Monday, October 05, 2020

Pray For Those That Persecute You


I was disappointed that even from religious sites I was not seeing a groundswell of praying for a sick president and his wife.  Praying for our leaders is commanded, though the Catholics have done better at this, including this in their regular prayers. I have heard and read discussion over the years of what exactly we are to pray for leaders, especially if they are evil, but that is another matter. Yet even if you find Trump evil and dangerous to the country, we are told in no uncertain terms that we are to pray for our enemies. I get distressed when the obvious is missed.

But the finger of accusation works in both directions, doesn’t it?  My first thought was how I might change the attitudes of such people or render them powerless. My thought was to defeat them, not pray for them. This is unfortunately common with me.  I start by wanting to defeat an idea, but it bleeds over quickly into defeating the people who have that idea. The call to defeat God’s enemies is usually much more indirect, and Scripture often cautions that defeating evil is God’s problem, not ours.  I don’t think we need be so extreme as the complete pacifists to recognize that “the battle belongs to the Lord” is a common Biblical theme, even in the OT when Israel was called to go out and do some serious smiting.

I never pretend to know all God’s reasons for his commands, but I can sometimes discern at least one or two of them.  When we pray for our enemies, we are brought up against the uncomfortable reality that they are our enemies.  They are not necessarily God’s enemies, or the enemies of the Church, or of all decent people. We have often made that leap without warrant.  They might simply be mistaken, even about important matters, which a merciful God with an educative bent might regard as no more worrisome than, oh, our mistaken ideas, just as an example.

It is a good thing to come up against the wall of regarding someone as an enemy.  It brings clarity.  We try to reserve the word for deathly opponents, thinking we are being kind and generous thereby.  We are bigger than that, we think.  Yet it is the state, not the amount that defines an enemy. That “kindness” can lead to resentment, carried anger, grudges, and revenge.  The rude customer you are serving is for the moment an enemy, however minor and temporary, and we have our marching orders. 

So I took care today to pray for those who wished Donald and Melania Trump death and suffering.  Will I remember this tomorrow or the next day? History says I will fade fast, but perhaps this time it will be different.

19 comments:

PenGun said...

You are going to have to explain this: "Praying for our leaders is commanded". I have no idea what you are talking about.

GraniteDad said...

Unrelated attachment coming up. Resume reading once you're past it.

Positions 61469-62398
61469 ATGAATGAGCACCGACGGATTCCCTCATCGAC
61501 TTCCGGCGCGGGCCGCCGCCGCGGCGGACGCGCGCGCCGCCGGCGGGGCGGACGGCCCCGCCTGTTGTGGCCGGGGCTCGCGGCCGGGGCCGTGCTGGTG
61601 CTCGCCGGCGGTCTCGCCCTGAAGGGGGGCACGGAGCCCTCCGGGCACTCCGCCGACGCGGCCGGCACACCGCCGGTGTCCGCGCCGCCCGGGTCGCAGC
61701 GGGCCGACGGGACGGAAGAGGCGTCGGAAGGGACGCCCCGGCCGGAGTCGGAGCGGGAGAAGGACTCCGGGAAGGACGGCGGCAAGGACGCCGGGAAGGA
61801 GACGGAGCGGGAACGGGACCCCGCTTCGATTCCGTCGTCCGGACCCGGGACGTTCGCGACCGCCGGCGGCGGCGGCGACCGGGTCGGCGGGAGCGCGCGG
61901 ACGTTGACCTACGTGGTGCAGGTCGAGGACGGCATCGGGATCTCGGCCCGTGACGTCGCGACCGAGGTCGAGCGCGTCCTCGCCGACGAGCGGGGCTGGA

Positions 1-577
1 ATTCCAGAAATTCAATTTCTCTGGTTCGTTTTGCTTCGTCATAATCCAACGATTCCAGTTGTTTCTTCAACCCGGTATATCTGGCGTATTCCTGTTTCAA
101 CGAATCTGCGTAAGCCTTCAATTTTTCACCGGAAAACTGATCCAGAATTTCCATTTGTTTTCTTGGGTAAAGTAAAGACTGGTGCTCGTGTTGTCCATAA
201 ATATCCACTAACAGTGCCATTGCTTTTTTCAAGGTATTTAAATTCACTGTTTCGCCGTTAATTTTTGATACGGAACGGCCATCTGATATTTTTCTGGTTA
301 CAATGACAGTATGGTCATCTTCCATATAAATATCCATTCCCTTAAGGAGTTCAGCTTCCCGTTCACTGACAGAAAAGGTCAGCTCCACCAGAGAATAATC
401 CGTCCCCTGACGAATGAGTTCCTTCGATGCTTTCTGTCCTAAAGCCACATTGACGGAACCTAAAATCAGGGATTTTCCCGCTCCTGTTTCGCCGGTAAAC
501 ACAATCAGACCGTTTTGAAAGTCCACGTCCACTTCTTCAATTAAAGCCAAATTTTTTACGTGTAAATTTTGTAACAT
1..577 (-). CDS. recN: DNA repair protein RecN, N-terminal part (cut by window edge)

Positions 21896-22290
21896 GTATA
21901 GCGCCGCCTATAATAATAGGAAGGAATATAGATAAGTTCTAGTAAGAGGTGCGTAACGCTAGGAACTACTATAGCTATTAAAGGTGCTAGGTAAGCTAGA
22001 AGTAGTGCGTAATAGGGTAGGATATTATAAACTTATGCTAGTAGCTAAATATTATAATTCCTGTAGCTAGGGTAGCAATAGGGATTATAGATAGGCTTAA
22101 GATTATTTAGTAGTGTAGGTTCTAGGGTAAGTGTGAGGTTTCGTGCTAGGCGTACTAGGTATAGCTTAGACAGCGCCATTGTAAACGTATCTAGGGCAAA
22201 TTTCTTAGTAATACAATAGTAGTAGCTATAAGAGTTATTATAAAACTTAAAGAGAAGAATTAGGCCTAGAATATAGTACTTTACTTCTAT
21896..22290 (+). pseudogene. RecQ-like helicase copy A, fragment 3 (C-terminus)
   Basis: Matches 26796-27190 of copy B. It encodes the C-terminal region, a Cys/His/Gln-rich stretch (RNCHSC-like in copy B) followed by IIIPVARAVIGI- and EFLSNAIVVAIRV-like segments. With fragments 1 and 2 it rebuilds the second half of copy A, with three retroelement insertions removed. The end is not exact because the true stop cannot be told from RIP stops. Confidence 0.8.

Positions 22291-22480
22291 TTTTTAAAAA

@PenGun - it’s a Bible thing.

PenGun said...

I was raised in the Church of England. Almost as ceremonially complex as the Catholics. Now 'render unto Caesar what he is due' is a long way from commands to pray for him.

This is why I ask.

Ben Schumacher said...

I Timothy 2:1-2: "I urge, then, first of all, that petitions, prayers, intercession and thanksgiving be made for all people -- for kings and all those in authority, that we may live peaceful and quiet lives in all godliness and holiness." (Though to be honest, this reminds me a little of the blessing for the Tsar from "Fiddler on the Roof": "May the Lord bless and keep the Tsar . . . far away from us!")

PenGun said...

This is in no way a command. Urging the flock to pray for everyone, and their leaders, is appropriate. Commanding them to do so, is not what is happening here.

Texan99 said...

As firmly as I believe that it's my duty to oppose wrongful action when I can, I too struggle with the temptation to wish ill on the perpetrators, rather than confining myself to ways to prevent some of the harm they're trying (in my view) to do. As always C.S. Lewis has valuable advice about avoiding the temptation to wallow in the self-righteous disapproval and actively hope for the pain and suffering of the wrongdoer, enjoy his comeuppance, and so on. Grim remarked once that he saw his way clear to killing someone to prevent his doing what he would himself rather die than do. I've never been called on to use deadly force, but I sometimes find that standard helpful: I wouldn't enjoy putting someone in jail, but I'd do it if it were the only way to prevent his doing something I'd rather be jailed myself than do. Ditto causing someone to lose his job, suffer a moment's embarrassment from a public or private chastisement, etc. But I'll always do well to imagine myself in his shoes while it's happening, without therefore shirking my duty to oppose him.

PenGun said...

The reality of the situation is that there is one thing happening. There is one me, and its everyone, so treating others as yourself, is just sensible. ;)

Donna B. said...

Texan99 -- I too strive to do what you have described. At least now I do, not always so in the past. It's not easy. I fail, probably more times than I realize. It's not easy to resist wielding that clue bat upside someone's head.

Grim said...

You are going to have to explain this: "Praying for our leaders is commanded". I have no idea what you are talking about.

Jesus commands us to love our enemies; that surely encompasses the government.

Zachriel said...

Clearly, you can pray for someone while opposing them. Indeed, in a democracy, there is a responsibility to hold leaders accountable, because in a democracy, the people are sovereign.

PenGun said...